Bought Agency Priced E-Books? $69 Million Settlement Pay-Out Is on the Way!
If you’re a US resident who bought any agency-priced e-books from one of the major e-book sellers and don’t live in Minnesota, rejoice! A $69 million settlement between 49 states (plus five territories) and three of the five agency publishers means you stand to receive at least 25 cents per e-book you bought. Woo-hoo, you’re in the money! (Minnesota opted out of the settlement.) Assuming the court approves, the publishers will pay out the money into a fund and e-book stores will start notifying their customers within 30 days.
The payout per agency-priced e-book bought will be valued at $1.32 if the book was a New York Times Bestseller at the time they bought it, 32 cents if had been a NYT Bestseller during the first year of its publication, and 25 cents for non-NYT Bestseller backlist titles. If you bought the books from Amazon, B&N, Kobo, or Apple, you’ll get an account credit unless you state you’d prefer a check; if you bought them from Google or Sony you’ll just get a check. And about $10 million of the settlement will be set aside for administrative costs. Any money remaining after everyone’s been compensated will go to literacy charities.
Of course, anyone who did buy an agency-priced book probably spent a lot more than 25 cents or even $1.32 more than they would have on it if it weren’t agency priced. And while there are still two non-settling publishers plus Apple to shake down for pennies, it’s doubtful that even if they doubled the payout it would still bring those prices down to pre-agency levels.
The bright side is that it will be a lot easier to find and compensate the people who qualify for the payouts, given that all the stores have computerized records of who bought what e-book. But in the end, all this really means is that you’ll get some store credit that might entice you to buy another book, and give the publishers more money. Really, class-action suits are generally worthless for anything except enriching lawyers. (For example, I got a 55-cent check a few weeks ago for something to do with Google AdWords ten years ago. 55 cents! Was it even worth the cost of sending that check out?)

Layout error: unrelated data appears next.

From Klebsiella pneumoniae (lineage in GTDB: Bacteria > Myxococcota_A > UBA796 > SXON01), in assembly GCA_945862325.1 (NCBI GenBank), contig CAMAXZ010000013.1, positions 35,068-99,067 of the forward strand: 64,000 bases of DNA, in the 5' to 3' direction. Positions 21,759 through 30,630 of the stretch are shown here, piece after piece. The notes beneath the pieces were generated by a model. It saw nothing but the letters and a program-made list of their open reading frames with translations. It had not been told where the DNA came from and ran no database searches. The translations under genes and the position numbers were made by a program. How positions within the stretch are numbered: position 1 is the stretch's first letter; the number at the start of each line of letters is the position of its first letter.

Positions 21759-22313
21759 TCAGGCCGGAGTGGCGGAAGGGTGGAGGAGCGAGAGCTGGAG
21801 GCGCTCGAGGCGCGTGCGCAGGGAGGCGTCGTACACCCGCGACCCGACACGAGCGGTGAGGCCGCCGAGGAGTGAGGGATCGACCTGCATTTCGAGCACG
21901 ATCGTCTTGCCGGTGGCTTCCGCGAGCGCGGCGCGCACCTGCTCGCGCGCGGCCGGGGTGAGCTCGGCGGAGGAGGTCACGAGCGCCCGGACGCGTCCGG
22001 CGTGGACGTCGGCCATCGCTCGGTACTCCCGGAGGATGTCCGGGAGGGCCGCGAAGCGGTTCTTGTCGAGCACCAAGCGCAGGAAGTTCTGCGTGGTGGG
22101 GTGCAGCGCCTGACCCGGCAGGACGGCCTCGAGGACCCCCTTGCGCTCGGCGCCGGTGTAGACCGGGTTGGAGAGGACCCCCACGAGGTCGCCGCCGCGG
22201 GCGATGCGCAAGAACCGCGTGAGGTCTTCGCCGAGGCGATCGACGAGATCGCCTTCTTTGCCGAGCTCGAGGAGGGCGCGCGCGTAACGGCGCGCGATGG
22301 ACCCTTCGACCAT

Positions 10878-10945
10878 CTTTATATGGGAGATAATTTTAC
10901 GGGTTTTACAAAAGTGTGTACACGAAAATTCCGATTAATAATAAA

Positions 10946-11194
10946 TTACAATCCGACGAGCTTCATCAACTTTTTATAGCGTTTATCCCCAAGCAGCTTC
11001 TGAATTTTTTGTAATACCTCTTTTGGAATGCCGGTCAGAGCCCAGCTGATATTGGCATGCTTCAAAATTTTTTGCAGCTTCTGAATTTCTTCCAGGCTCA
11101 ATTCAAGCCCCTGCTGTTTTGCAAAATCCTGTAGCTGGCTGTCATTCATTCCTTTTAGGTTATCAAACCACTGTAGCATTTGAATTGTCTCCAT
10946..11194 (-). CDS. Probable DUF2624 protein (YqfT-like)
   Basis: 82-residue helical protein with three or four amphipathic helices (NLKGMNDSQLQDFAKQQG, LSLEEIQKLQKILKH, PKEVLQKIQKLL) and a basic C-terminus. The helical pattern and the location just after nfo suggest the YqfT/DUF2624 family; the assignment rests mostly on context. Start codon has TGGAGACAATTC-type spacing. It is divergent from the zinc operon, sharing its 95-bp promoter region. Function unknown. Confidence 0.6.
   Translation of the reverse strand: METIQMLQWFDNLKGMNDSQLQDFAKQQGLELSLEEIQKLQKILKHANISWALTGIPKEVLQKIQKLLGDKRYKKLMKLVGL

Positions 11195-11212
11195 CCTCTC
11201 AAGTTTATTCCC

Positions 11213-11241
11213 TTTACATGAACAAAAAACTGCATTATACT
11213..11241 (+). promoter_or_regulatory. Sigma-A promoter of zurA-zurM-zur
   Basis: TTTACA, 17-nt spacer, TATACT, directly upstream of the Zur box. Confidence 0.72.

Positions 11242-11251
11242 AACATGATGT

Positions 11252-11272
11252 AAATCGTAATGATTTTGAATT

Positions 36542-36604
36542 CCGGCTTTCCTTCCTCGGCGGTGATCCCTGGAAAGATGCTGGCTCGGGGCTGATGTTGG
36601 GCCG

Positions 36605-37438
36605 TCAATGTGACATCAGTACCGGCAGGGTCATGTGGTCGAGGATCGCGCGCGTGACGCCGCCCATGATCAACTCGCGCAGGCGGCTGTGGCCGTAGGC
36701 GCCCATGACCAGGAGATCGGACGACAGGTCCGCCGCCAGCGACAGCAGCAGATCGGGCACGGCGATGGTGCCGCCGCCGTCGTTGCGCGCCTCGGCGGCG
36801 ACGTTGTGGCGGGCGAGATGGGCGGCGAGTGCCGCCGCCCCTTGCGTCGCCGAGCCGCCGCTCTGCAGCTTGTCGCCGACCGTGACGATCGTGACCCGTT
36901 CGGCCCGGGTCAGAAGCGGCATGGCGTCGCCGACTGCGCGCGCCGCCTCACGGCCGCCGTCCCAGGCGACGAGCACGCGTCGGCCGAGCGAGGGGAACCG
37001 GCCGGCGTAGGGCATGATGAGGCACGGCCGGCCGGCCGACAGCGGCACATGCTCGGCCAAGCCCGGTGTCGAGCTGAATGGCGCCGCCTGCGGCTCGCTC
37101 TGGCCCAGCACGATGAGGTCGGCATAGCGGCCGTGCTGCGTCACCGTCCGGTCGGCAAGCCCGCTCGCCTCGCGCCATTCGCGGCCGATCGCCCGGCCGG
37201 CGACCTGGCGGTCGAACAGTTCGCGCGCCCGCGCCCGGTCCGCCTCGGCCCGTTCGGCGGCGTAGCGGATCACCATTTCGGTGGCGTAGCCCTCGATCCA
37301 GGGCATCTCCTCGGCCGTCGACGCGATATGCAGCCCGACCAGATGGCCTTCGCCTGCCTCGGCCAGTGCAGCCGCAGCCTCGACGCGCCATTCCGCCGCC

So what do you plan to do with your 25 cents per e-book?
Logan Kennelly August 30, 2012 um 8:37 pm
I wouldn’t call them worthless. They don’t provide big payouts for the wronged, but I think they are fairly successful at assigning punitive damages.
DavidW August 30, 2012 um 8:54 pm
This is great news and you’re complaining, give me a break! The publishers that caved immediately deserve to not be hit as hard. Make the damages worse for Macmillan and Penguin, but this is fine, more than fine.
Eric Welch August 30, 2012 um 9:11 pm
Generally, you’re right about class action suits since historically the lion’s share of the money goes to pay legal fees, usually around 25-30%, etc. and the amount winding up in an individual’s pocket is minute. You can bet someone will be getting administrative costs, too. That’s why the judge recently rejected the Facebook settlement, 50% went to lawyers and 50% to "advocacy groups", i.e. those who pushed for the suits in the first place. That’s always been the big problem with the Author’s Guild suit with Google. The Guild and their lawyers make out big time but there is nothing for the authors. They should have been bargaining for royalties for individual authors rather than a big cash settlement. But then the lawyers would have gotten almost nothing.
Stumbling Over Chaos :: Linkity and earworms for everyone! August 31, 2012 um 3:03 am
[…] The ebook agency pricing settlement is here! Unless you live in Minnesota. We opted out. But that’s ok – I haven’t ever purchased such books. […]
George August 31, 2012 um 9:59 am
Rats. And I was hoping it’d be $69 million per screwed customer. My wife and I would’ve made out like bandits. 🙂
Anyway, I’ll probably use my .25 cents per eBook to buy more eBooks.
Luqman August 31, 2012 um 11:26 am
How is 25% to 30% the lion’s share of anything?
Common Sense August 31, 2012 um 10:47 pm
It doesn’t affect me, I never bought a full-priced Big 6 book again after they implemented the agency model. I discovered the wonderful world of indie, sale, free, and backlist books. I also check ebooks out from our library, it has a good collection and the waits aren’t too long.